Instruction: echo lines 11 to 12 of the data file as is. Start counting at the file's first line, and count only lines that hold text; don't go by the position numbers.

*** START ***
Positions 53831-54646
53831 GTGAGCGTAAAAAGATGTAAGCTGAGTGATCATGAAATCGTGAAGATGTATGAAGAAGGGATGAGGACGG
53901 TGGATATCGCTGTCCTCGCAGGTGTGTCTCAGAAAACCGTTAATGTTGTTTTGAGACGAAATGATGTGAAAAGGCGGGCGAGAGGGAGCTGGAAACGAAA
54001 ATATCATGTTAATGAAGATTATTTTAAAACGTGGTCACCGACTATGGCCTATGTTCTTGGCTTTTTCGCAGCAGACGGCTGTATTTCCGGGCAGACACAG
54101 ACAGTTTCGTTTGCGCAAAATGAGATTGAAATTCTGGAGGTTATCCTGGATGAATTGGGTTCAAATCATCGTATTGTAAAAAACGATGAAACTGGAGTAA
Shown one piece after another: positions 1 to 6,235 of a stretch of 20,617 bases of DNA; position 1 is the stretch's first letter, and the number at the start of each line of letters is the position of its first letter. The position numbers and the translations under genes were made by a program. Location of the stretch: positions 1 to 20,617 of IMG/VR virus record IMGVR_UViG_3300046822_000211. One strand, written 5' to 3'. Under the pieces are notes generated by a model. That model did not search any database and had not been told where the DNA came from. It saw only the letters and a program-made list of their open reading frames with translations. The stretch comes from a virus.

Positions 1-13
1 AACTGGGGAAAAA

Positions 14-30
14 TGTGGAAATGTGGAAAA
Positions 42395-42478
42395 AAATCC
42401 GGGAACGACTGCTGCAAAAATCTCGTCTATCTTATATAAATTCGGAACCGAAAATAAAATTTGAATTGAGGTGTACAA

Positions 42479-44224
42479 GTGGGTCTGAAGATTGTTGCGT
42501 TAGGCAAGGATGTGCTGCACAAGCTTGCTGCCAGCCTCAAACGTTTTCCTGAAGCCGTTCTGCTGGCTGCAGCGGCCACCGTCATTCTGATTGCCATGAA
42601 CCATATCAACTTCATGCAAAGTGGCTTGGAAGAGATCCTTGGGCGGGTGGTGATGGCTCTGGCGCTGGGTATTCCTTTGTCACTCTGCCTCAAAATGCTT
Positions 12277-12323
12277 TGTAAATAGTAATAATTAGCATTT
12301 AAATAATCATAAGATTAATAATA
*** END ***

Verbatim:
Positions 42395-42478
42395 AAATCC